Self-Determination


Guardianship Signature Program ~ Utah State Court Fact Sheet


Advance Life Planning and Guardianship Online Training Provided by the Utah Courts ~ This 30 minute online class includes sections on Planning Ahead and Alternatives to Guardianship, Health Care Decision Making, Financial Decision Making, and Making a Plan and Finding Resources.  Additionally, there is also a 40 minutes online class on the Court Process and Procedures.


Transition from School to Adult Life handbook




Social Skills Groups for Adolescents and Adults

Autism Spectrum Disorder Clinic ~ Social Skills Groups For Youth with Autism Spectrum and Related Disorders at the Child and Adolescent Behavioral Health Clinics.  What makes the Autism Spectrum Disorder Clinic different?


Our team has extensive education and experience in understanding the needs of people with autism spectrum disorders. We have worked with children, adolescents, adults, and their families across the continuum of care, including public schools, hospitals, day treatment settings, and outpatient settings.


Our goal is to partner with individuals and families to improve the lives of individuals with autism spectrum disorders.


Services

  • Autism spectrum disorder assessment

  • Social skills groups for children, adolescents, and adults

  • Individual/Family therapy

  • Psychiatric consultation

  • School consultations

  • Behavior management

  • Early intervention services

  • Referral support to occupational and speech therapies

  • Opportunities to participate in research to help us better understand ASD

  • Additional therapeutic and educational groups such as relationship training, sexuality, and art and music therapies

Contact Us

(801) 587-8020

650 Komas Drive, Ste. 206 Salt Lake City, UT 84108


The Autism Spectrum Disorder Clinic is a partnership between the Department of Psychiatry, the Neurobehavior HOME Program and the University Neuropsychiatric Institute directed by Clinical Director Natalie Buerger, PhD


Summer Leisure Group for Youth: This is a weekly group for youth ages 8 to 13 on Wednesdays from 4:00 to 5:00 p.m. from the end of May through August. Activities include building and racing boats, games that build teamwork skills, and outings. Call or email Jubel Morgan, R.N. for more information at: (801) 587-3775 or jubel.morgan@hsc.utah.edu


Youth Group For children ages 8 to 13, this group meets on Wednesdays each week from September through May. The group runs from 4:00 to 5:00 p.m. Activities address a wide range of social skills that group members build through games, hands-on activities and direct instruction. Call or email Jubel Morgan, R.N. for more information at (801) 587-3775 or jubel.morgan@hsc.utah.edu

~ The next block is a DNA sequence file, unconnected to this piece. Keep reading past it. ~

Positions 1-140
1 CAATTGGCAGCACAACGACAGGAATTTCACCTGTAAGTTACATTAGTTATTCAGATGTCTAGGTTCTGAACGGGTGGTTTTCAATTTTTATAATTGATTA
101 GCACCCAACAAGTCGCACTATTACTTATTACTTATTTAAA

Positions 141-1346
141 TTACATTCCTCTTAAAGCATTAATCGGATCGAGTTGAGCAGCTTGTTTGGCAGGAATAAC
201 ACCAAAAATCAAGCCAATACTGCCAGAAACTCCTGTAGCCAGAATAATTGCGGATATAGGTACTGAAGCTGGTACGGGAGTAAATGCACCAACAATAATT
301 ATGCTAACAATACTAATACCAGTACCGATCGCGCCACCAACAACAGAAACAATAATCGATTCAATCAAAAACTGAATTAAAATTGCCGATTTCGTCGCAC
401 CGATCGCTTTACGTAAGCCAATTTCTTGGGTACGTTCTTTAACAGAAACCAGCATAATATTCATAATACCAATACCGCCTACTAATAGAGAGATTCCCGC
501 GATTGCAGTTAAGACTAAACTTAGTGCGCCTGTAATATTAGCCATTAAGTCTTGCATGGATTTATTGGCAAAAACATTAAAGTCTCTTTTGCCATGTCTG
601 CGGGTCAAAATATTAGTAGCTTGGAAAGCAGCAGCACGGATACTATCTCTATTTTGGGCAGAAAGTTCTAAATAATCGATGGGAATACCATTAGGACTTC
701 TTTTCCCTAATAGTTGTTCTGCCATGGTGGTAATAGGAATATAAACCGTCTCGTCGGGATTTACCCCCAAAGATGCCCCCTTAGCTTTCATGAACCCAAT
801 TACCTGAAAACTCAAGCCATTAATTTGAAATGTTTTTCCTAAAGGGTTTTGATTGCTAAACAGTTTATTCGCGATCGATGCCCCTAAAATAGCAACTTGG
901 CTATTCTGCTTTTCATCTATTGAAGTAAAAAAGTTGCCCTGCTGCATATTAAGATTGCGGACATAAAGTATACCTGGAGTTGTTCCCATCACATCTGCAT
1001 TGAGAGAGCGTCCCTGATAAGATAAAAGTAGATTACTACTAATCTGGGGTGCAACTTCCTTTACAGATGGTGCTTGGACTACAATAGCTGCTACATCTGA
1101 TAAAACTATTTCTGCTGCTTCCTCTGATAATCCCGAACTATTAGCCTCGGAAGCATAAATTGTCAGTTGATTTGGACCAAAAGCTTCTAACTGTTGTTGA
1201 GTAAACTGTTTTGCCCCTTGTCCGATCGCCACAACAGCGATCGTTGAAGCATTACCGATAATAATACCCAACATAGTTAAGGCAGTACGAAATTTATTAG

Adolescent Groups: These groups are aimed at adolescents ages 13 to 18 and run from September until May. To obtain more information or sign up, call (801) 587-8020.



Transition Guides

Transition Tool Kit developed by Autism Speaks


Transition Guide developed by Organization for Autism Research


Transition Undefined by Autism After 16


NICHCY’s Transition Summary series, Resources for Adults with Disabilities, focuses on preparing youth with disabilities to move from high school to the adult world.


Services for Adults with Disabilities This publication helps adults with disabilities identify organizations and agencies designed to assist with their specific concerns and needs, such as employment, postsecondary education, recreation, independent living, and assistive technology.


Transition Planning: A Team Effort This Transition Summary provides ideas and information on how students, families, school personnel, service providers, and others can work together to help students make a smooth transition. In particular, this document focuses on creative transition planning and services that use all the resources that exist in communities, not just the agencies that have traditionally been involved.

The information above is courtesy of the National Dissemination Center for Children with Disabilities. https://www.naset.org/index.php?id=transplanning2


Videos

What to do at 22? As young adults reach age 22 most families want to celebrate. But for families with an autistic child, a 22nd birthday can be a time of great stress. That’s because some needed services may no longer be available to their child as they “age out” of the system. The one hour film Autism: Coming of Age explores the hopes, fears and challenges of parents raising children with autism. A documentary on UEN.


Peter Gerhardt, Ed.D. – Transitions to Adulthood for Learners with ASD Today, professionals, families and learners with ASD are beginning to redefine the outcomes of the transition process beyond simple job placement to focus on career development and measures of personal competence and life satisfaction. To this end, this presentation will provide an overview and practical suggestions for transition planning AT ANY AGE in support of desirable and individualized employment outcomes with attention to assessment, community based training, employment development, job-related social skills, and quality of life concerns. https://www.milestones.org/resources/community-resource-center/transitions-to-adulthood-for-learners-with-asd-peter-gerhardt-edd